Critics of the piece — and there were plenty, because we went against the conventional wisdom of the bailout being a financial disaster — seized on the absence of detail to assert that we’d simply made up the numbers, and that we were financial illiterates, shills for the plutocracy, in President Obama’s pocket or some combination of the above.
So now, we’re going to go into some of the details we left on the cutting-room floor.
The best summary of the supposed flaws in our article is a critique distributed last week by Bob Eisenbeis, chief monetary economist for Cumberland Advisors, who also sent it to Fortune as a letter to the editor. We’ve posted Bob’s piece and my response, which is a revised and de-jargonized version of the response that I sent to some financial sites that published Bob.
As an aside, I appreciate Bob’s civility, even though I think his numbers and analysis are badly flawed, just as he thinks mine are.
When Fortune’s editor, Andy Serwer, told me to write an article about how much the bailout cost taxpayers, I had to decide what the bailout consisted of, and what the costs and revenue from it were to taxpayers. My colleague Doris helped me gather information and fact-checked the numbers and as many assumptions as she could, but the analysis is mine.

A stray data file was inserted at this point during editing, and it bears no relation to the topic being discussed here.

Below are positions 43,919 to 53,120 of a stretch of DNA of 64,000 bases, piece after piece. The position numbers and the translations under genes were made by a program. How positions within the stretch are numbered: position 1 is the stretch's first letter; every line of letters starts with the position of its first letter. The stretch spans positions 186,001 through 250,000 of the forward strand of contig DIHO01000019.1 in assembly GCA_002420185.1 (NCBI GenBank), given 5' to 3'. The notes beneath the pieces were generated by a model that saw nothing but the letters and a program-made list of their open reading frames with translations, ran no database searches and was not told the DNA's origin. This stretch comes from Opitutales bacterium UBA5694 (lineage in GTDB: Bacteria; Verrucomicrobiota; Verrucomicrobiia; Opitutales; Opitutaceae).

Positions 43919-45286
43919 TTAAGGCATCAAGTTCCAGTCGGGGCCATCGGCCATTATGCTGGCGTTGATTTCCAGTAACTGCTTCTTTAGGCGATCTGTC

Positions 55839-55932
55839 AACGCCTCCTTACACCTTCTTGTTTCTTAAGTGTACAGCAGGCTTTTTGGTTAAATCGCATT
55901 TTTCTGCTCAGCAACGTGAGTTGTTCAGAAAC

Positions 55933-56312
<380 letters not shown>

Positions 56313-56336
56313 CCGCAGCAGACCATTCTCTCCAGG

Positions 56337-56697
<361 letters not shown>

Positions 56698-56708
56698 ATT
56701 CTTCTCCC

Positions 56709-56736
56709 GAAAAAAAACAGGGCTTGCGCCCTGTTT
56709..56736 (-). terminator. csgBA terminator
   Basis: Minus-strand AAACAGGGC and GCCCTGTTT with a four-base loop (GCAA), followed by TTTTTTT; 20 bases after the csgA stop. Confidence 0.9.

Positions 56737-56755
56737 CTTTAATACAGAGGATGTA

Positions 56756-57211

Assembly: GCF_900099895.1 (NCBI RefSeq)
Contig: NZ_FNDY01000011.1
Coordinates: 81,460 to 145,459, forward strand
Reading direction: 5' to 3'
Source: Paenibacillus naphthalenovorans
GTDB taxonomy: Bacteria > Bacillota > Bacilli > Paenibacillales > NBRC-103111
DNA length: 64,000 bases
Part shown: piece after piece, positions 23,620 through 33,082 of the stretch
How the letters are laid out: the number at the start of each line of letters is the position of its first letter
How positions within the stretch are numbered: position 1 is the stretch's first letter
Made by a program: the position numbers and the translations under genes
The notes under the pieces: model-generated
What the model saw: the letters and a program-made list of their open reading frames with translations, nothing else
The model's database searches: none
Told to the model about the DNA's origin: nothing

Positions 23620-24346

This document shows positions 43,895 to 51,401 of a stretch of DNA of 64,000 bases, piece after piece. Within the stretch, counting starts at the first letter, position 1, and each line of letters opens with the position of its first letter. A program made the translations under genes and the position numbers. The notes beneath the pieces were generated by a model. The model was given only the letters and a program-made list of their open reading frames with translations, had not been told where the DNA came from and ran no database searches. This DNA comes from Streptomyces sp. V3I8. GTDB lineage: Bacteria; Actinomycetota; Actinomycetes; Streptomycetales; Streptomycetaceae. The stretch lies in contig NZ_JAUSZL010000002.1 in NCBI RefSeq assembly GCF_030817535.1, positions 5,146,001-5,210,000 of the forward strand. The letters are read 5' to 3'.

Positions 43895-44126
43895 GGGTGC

I decided the only way to get useful numbers was to use cash: the government’s bailout outlays, less the cash it’s gotten (and is almost certain to get) from guarantee fees, selling securities it got in the process of bailing out borrowers and debt issuers, and — the most controversial part — the payments to the Treasury by the Federal Reserve of profits the Fed has made from its role in the bailout. Those bailout-related profits aren’t separated out on the Fed’s financial report — I estimated that by comparing the Fed’s pre-crisis annual payments to the Treasury for 2003 through 2006 with the payments from 2007 through 2010.
Doris and I were calculating the cash costs of the bailout to taxpayers. Repeat, cash. C-A-S-H. Not moral hazards. Not risk-adjusted dollars. We thought that it was obvious that we were measuring cash rather than using fancy metrics. We weren’t including costs or benefits from the Fed bailout programs debasing the dollar or hurting prudent savers by keeping interest rates ultra low or possibly setting the stage for future inflation. We weren’t including the job-creation benefits created by the cheaper dollar presumably reducing imports and increasing exports, or the benefits of not seeing every major U.S. financial institution fail, and of not having companies heavily dependent on short-term loans (which had dried up in the market panic) miss payrolls or go out of business. Who’s got objective, reliable, challenge-proof numbers for these things? Not us, not anyone.